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If He Did It, What Are Legal Ramifications for O.J.?

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If He Did It, What Are Legal Ramifications for O.J.?


If He Did It, What Are Legal Ramifications for O.J.?

If He Did It, What Are Legal Ramifications for O.J.?

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  • <iframe src="" width="100%" height="290" frameborder="0" scrolling="no" title="NPR embedded audio player">
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O.J. Simpson's upcoming book, If I Did It, is all but a confession. In it, he explains how he would have committed the murders he was acquitted of a decade ago. In a story Day to Day would never cover, but if it did, it would look into the legal ramifications of the book.


We were a little stumped yesterday in our DAY TO DAY editorial meeting as to how to handle a tricky story. O.J. Simpson has written a book called If I Did It, out later this month. In it, he details how the murder of his ex-wife and her friend would have happened if he did it.

We didn't want to give this story more attention than it deserved, and yet it is something people are talking about. Anyway, we just hired this new reporter, Luke Burbank, and we figured this would be a good test for him.

LUKE BURBANK: There are a lot of things not to like about covering this story. First, there's the weird and gruesome premise of the book. Second, there's the fact that when ReganBooks paid Simpson $3.5 million for the rights and when Fox TV agreed to air two nights of interviews -Fox and ReganBooks are owned by the same company, by the way - they knew that they'd make their money back because of all the coverage we and the rest of the media would give them.

(Soundbite of television program)

Unidentified Man #1: O.J.'s killer confession.

Unidentified Woman: He wrote: I have never seen so much blood in my life.

Unidentified Man #1: Is he ready to say I did it? The chilling new interview sending shockwaves across America.

Unidentified Man #2: I don't think any two people could be murdered without every body being covered in blood.

BURBANK: The dilemma at hand for us here at DAY TO DAY is to cover or not cover this book and TV special. There's the tawdry element, a reason not to do it, but then there's the water-cooler factor, that many of you good listeners will be talking about the story at work as you stand around the water cooler.

To help with this dilemma, I needed someone who knows journalism, someone who maybe even teaches at a respected university like, say, the University of Southern California.

Judy Muller, you are a Emmy-winning journalist, you are a professor at USC's Annenberg School of Communications. Journalistically speaking, would you touch this latest development with a 10-foot pole?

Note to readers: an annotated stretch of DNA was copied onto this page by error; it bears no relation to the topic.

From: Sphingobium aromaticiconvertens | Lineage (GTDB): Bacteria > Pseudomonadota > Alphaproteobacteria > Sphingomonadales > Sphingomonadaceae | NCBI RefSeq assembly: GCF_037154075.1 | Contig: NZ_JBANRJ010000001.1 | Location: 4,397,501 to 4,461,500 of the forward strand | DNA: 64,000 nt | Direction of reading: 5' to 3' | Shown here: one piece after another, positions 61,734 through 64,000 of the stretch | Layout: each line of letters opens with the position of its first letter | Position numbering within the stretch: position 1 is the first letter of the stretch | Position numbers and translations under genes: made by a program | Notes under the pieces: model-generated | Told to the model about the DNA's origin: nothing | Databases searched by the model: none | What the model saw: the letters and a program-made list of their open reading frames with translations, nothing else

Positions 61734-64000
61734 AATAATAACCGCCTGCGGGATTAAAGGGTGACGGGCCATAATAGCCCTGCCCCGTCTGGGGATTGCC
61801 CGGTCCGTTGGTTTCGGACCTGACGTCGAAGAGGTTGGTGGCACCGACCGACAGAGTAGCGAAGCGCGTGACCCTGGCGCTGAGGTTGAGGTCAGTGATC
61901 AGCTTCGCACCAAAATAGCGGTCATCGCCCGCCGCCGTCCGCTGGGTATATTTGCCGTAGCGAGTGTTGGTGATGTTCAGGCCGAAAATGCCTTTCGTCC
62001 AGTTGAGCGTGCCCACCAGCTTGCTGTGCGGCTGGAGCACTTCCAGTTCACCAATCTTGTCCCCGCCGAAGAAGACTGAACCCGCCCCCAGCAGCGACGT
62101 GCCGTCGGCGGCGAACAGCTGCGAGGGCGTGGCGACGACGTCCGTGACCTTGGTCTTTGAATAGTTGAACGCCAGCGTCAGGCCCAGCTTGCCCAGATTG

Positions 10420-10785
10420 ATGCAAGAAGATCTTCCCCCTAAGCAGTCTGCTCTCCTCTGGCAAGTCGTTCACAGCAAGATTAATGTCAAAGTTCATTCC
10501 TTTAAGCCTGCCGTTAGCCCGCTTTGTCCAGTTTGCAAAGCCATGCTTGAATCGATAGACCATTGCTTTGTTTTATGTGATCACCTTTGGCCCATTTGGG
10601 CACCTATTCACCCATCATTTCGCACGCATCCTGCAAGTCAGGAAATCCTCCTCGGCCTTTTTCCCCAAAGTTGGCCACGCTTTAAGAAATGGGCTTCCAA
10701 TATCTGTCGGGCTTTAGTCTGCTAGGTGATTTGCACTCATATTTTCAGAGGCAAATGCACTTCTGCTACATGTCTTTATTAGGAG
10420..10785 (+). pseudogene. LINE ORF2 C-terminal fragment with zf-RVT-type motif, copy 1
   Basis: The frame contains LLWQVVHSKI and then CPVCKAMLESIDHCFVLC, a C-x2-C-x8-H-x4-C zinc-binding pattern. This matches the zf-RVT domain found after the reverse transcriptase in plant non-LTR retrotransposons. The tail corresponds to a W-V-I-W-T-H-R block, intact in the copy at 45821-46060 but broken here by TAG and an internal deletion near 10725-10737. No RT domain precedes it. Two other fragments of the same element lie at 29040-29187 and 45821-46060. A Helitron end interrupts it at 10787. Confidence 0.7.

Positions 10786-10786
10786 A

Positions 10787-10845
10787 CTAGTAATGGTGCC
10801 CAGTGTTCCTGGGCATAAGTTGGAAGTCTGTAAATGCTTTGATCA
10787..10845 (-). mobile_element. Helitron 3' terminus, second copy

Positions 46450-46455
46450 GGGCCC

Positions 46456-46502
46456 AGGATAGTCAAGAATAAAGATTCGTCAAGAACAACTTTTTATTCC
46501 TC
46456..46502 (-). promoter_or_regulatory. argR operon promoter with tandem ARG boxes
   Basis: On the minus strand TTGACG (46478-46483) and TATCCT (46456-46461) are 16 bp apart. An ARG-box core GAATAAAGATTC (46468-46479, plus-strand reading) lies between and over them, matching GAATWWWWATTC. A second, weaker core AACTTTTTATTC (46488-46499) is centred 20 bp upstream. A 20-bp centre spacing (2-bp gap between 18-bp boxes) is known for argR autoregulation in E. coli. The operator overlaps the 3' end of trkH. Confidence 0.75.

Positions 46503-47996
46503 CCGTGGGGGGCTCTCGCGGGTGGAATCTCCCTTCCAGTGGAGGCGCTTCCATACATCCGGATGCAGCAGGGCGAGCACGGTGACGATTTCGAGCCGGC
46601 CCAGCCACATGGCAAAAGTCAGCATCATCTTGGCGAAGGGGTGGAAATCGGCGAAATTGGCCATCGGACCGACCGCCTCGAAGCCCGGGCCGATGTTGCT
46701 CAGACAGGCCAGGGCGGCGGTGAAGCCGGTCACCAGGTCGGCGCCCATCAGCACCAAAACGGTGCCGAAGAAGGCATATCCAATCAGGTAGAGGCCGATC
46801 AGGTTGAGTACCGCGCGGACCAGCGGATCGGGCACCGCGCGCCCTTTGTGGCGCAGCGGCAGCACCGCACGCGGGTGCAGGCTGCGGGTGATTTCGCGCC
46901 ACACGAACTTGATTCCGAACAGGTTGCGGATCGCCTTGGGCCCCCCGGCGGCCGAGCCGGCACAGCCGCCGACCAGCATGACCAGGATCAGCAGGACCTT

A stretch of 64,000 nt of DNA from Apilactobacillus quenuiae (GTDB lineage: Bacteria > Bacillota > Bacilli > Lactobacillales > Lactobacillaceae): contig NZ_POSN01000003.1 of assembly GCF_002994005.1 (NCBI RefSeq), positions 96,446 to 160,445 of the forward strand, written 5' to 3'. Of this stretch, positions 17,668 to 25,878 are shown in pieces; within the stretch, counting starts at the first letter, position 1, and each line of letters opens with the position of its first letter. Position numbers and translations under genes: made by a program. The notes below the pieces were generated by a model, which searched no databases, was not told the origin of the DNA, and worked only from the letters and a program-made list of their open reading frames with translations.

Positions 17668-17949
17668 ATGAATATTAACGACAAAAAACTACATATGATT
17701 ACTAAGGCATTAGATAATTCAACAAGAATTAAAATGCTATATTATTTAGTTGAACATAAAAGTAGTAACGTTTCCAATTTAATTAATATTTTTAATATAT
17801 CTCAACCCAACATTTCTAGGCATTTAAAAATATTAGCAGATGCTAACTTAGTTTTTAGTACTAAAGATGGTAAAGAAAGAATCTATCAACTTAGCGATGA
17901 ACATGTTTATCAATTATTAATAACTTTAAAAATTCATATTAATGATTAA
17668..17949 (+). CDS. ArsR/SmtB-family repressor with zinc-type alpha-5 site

Ms. JUDY MULLER (Professor, University of Southern California): I don't think - let me start that again. For any reputable news operation to touch this is just unthinkable to me, and the fact that Fox News is touching it, is really reprehensible.

BURBANK: What about us doing a story about the story?

Ms. MULLER: Luke, I can't speak for you. Do you feel salacious?

BURBANK: I feel a little salacious.

Ms. MULLER: This reminds me of Poe's The Tell-Tale Heart. I think O.J. Simpson is ripping up the floorboards and screaming I did it, I did it, I did it - not out of guilt, but out of a need to be back in the limelight, and I think it's a fascinating possibility that he might be that close to confessing to a crime, and that's a valid question.

BURBANK: Okay, let's run with that. If he is close to confessing, would he be in legal trouble? Luckily, I found another expert: Serena Strauss(ph), a former New York prosecutor.

What are the possible legal ramifications for O.J. Simpson if he sort of all but confesses to a crime?

Ms. SERENA STRAUSS (Former Prosecutor): Unfortunately and very frustratingly, extremely few.

BURBANK: That's because of something called double jeopardy, a legal right, which is actually spelled out in the Constitution.

Ms. STRAUSS: The quote is: nor shall any person be subject for the same offense to be twice put in jeopardy of life or limb. So basically, what double jeopardy means is that you can't be prosecuted twice for the same offense.

BURBANK: And the U.S. Supreme Court has ruled that double jeopardy applies even if new evidence comes to light, like for instance a book called If I Did It. As far as the money Simpson got for the book, well, it could be claimed by the family of Ron Goldman, who years ago won a civil case against Simpson, but that would mean a lot of legal wrangling.

Let's get back, though, to our initial question. Is this story even worth talking about? I asked woman on the street, Maria Lopez(ph).

Ms. MARIA LOPEZ: Why he want to write a book about how he's going to describe, how exactly the murder was. If he didn't do it, why even bother to go back again to the story? He's just trying to make money, in other words.

BURBANK: Lopez also said she thought it was a low move of Simpson's publisher and of Fox TV to make money off the event, but she also had a question for me.

Ms. LOPEZ: Are you going to do a story about it?

BURBANK: Maybe. Her advice for me?

Ms. LOPEZ: I think just leave it alone, you know.

BURBANK: Will do. Luke Burbank, NPR News, Los Angeles.

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